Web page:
Why use human tissue and not animals?

Animal models must be used to understand how new drugs will be distributed around the body etc. Indeed animal studies are an essential component of new drug development. However by making more human tissue available for research and the development of in vitro models we may better understand how drugs will be dealt with in the human body prior to clinical trials. In such a way we may anticipate that new drugs will reach the clinic more quickly and that unsuitable drugs will be removed from development at an earlier stage.

A major reason behind differences in animals and humans in addition to nature and size relates to differences in metabolic function. Following the administration of the majority of drugs the drug will be rapidly subjected to some degree of metabolic conversion. Ultimately the drug and its breakdown products will be removed from the body.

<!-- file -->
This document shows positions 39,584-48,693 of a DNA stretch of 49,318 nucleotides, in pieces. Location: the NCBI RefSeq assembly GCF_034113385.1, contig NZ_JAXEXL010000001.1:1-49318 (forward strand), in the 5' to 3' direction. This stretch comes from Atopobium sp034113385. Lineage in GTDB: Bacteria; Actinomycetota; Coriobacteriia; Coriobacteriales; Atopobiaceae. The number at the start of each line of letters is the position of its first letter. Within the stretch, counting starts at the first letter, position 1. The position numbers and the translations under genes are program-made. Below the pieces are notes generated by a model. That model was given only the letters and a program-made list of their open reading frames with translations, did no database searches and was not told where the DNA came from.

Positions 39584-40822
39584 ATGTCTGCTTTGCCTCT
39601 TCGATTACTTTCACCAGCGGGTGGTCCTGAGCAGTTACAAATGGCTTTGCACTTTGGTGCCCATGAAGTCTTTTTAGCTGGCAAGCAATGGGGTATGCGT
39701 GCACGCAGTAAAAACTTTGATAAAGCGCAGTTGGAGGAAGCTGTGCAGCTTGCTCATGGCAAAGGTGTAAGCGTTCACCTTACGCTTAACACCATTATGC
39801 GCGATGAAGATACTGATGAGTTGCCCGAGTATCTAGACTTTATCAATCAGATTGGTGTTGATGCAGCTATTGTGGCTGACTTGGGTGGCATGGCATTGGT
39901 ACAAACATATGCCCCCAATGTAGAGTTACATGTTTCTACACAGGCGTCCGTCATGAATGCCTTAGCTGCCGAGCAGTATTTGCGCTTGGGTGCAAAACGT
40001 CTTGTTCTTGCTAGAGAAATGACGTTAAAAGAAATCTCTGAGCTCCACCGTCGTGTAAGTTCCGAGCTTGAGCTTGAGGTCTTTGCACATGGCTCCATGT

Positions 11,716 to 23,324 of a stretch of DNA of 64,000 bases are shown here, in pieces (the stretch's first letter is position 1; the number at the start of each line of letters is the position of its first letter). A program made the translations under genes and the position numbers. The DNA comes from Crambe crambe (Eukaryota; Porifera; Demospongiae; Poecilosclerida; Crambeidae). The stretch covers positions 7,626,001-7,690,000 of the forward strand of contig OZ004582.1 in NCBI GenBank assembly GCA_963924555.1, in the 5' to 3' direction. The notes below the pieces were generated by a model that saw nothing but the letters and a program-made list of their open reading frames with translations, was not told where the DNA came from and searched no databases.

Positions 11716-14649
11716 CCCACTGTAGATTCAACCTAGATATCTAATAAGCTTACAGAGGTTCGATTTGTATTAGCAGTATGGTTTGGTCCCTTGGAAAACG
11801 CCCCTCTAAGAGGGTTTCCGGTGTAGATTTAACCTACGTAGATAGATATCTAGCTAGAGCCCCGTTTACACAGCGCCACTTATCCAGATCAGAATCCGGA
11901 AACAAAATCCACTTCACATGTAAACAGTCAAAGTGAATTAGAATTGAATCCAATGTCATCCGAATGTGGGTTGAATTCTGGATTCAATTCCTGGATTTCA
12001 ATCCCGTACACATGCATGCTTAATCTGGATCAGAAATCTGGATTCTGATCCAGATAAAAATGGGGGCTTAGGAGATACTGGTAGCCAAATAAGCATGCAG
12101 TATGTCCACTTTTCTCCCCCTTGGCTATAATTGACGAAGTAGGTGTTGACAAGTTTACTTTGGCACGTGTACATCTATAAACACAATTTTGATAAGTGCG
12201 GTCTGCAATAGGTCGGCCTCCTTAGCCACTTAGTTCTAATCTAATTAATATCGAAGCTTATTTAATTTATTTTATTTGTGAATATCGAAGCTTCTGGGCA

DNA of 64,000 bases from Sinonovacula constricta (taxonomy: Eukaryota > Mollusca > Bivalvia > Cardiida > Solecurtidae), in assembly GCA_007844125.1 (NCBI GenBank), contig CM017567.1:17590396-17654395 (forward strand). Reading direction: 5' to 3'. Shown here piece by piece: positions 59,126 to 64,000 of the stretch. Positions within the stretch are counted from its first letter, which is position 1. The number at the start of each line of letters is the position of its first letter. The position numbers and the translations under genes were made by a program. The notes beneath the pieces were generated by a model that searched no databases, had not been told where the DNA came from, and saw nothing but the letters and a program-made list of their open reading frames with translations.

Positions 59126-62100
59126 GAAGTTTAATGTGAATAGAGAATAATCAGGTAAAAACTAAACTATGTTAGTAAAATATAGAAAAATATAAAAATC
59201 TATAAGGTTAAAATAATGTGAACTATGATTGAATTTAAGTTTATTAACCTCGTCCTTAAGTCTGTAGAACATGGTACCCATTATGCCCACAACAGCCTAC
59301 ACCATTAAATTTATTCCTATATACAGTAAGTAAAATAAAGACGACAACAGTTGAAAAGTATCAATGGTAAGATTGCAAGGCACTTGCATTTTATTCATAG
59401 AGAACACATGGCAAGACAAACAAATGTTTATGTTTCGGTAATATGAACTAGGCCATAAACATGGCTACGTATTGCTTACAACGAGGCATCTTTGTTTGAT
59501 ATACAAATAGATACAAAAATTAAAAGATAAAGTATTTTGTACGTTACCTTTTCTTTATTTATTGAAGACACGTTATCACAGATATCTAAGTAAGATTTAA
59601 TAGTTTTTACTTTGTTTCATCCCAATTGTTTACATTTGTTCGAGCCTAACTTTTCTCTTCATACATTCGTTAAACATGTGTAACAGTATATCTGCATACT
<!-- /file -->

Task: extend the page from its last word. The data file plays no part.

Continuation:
In the case of certain drugs this metabolic conversion may be essential to the activity of the drug (Prodrugs) i.e. the drug taken is inactive and requires some form of conversion to have the desired therapeutic effect. Alternatively if the activity of the drug is due to the parent compound then we may desire that the drug be broken down slowly. Otherwise following administration the drug may initially help the condition being treated but such a benefit will quickly disappear corresponding with the breakdown and removal of the active species. If the animal model chosen has different enzymes or different levels of these enzymes then the observation made may not adequately reflect the human scenario. Therefore potentially useful drugs may be lost at the development stage before they ever reach the clinic.